AKRON, Ohio — From Cleveland to Columbus and Toledo to Cincinnati, Ohio is packed with companies who call the Buckeye State home.
As part of the News 5 Cleveland Buckeye Built series, reporter Meg Shaw went behind the scenes of a company who was once known as the largest rubber company in the world: Goodyear Tire and Rubber Company.
The Goodyear Tire and Rubber Company was established in Akron in 1898 by Frank Seiberling. The company was named after Charles Goodyear, responsible for developing vulcanized rubber.
Goodyear led the rubber industry with dozens of products. In 1903, they developed the first tubeless automobile tire. In 1909, they produced the first airplane tires. By 1917, Goodyear built its first blimp.
Success came easy for the company. In 1926, Goodyear became the largest rubber company in the world.
Thirty years later, in 1956, the partnership with NASCAR was founded. Since then, the two have continued their uninterrupted relationship. Since 1997 Goodyear has been the exclusive tire supplier for the sanctioning body’s top three series.
By 2013, the tire and rubber company opened a brand new global headquarters in Akron.
Goodyear has expanded its presence across the United States and overseas. The company has 49 plants in 22 countries. But the Akron factory is the only one responsible for hand building race tires supplied to NASCAR and NHRA.
Each and every single tire is hand-built by the hands of Northeast Ohio men and women. Each year more than 100,000 tires come out of the Akron facility.
If all three series are racing in one weekend, Goodyear will bring almost 4,000 tires to the track.
Owen Cheney is one of the thousands of employees at Goodyear. He's has worked for the company for 21 years. For the last six years Cheney has worked as a tire builder, after spending 15 years in other various positions with the company. He said each and every day he's proud to work for the tire maker and to be a small part of NASCAR.
"Not many people build a product they can see being used on national television," Cheney said. "I know exactly what race they're going to and that's pretty cool. There's a lot of pride because I'm building them by hand. There's drivers going 200 miles per hour on these cars, so that's something you're always thinking about.
Throughout his time with the company, he's met NASCAR drivers Dale Earnhardt Jr. and Danica Patrick. "First and foremost is their safety," Cheney said.
Watch the video below to see employee Owen Cheney build what he calls a "green tire." A Green tire is a race tire before its been cured.
All in the Family
Hundreds of thousands of people have worked for Goodyear in its more than 100 year history.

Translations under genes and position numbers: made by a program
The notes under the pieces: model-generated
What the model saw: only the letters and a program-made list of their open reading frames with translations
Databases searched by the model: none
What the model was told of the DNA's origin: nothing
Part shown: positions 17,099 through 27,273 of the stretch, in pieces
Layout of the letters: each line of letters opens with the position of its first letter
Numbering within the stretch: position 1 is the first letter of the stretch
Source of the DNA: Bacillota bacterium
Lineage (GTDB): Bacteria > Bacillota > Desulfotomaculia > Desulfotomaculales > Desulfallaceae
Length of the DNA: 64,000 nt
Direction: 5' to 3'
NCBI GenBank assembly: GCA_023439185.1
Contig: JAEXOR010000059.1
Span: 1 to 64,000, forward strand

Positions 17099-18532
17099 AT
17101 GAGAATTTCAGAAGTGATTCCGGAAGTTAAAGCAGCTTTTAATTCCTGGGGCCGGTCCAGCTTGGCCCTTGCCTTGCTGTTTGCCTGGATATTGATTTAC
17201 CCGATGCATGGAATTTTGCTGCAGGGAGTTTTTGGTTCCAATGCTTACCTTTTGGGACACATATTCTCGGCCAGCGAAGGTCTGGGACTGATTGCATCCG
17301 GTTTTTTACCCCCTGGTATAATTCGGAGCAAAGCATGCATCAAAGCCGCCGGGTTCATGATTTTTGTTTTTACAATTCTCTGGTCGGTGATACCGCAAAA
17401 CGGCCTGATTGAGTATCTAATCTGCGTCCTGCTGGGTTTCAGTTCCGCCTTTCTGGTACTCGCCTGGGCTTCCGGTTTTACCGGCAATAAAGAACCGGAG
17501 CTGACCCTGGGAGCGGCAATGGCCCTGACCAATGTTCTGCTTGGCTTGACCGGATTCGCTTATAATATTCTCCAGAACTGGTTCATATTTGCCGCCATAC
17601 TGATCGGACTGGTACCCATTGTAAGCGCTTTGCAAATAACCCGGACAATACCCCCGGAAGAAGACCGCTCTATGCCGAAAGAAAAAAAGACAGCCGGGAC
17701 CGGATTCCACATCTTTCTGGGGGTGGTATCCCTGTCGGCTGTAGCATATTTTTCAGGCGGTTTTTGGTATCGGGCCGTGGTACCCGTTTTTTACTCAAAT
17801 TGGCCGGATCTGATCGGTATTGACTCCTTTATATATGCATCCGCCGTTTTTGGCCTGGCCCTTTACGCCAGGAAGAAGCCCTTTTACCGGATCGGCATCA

Inside the Akron facility there are dozens of people who are currently carrying on the legacy of working for the company following in the footsteps of family members.
Shena O'Neal and Dawn Washington are both employed by Goodyear. Washington has been with the company for 13 years and O'Neal for eight. They're sisters.
O'Neal said she began working for the company after her older sister called her to let her know about an opening within the facility.
" I interviewed and I literally got the job like walking out in the parking lot, because they love her so much," O'Neal recalled. "It was a big step up from my daycare job."
Washington said working with her younger sister has brought the pair closer. "We don't really hide anything from each other," she said.
Both employees said they loved working at Goodyear.
"We're gonna be here at Goodyear... like forever," O'Neal laughed. "Until they kick us out dragging and screaming.”
Mike Savula Jr. is a fifth generation employee at Goodyear. Savula Jr. is at a senior at the University of Akron and a fourth year intern with the tire company.
"Very fortunate, very. I think blessed would be the word that I would use," Savula described his opportunity to intern at Goodyear.
Savula Jr. is hoping for a full time position within the company following the end of his internship, following in the footsteps of his family: His great-great grandfather, Michael, his great-grandfather, John, his grandfather, Martin, and his father, Michael Sr.
Savula Jr. said from a young age, it was clear working at Goodyear was something to be proud of.
"It had been instilled in me at a young age, the amount of pride and dignity they take in their work," he said. "I never got to really see it firsthand, other than working at home with them. But when I came here, I saw that not only did they have that, everybody here, from the tire builders, to the engineers, to even HR, they all have that pride and the dignity that they do. I think that was really cool for me."
The engineering intern said scoring a job with Goodyear would be an honor.
"That would mean pretty much everything to me," he said.
Recently Goodyear began using soybean oil in its consumer tires.
"Soybeans are appealing because they're domestic, abundant and renewable," Dr. Bob Woloszynek said.
Dr. Woloszynek, Goodyear's chief engineer and polymer science and technology, said they began experimenting with the compound in 2011. "We're always looking for new material technologies."
The soybean oil has replaced petroleum based oil in three consumer tires, Dr. Woloszynek said.
The engineer said soybean oil is safer and a more sustainable option. He said the soybean oil, when mixed with the other polymers, makes the rubber more pliable at lower temperatures.
Dr. Woloszynek said Goodyear has a goal to increase their soybean oil use by 25% by 2020. Plus the company has a long term goal to completely replace petroleum based oils with soybean oil by 2040.
"It's a big goal. It's going to be a great challenge for our team," he said. "We're off to a great start."
Watch the video below as Dr. Woloszynek explains the difference between rubber containing soybean oil and rubber without soybean oil.
For more information about Goodyear Tires and Rubber Company, click here.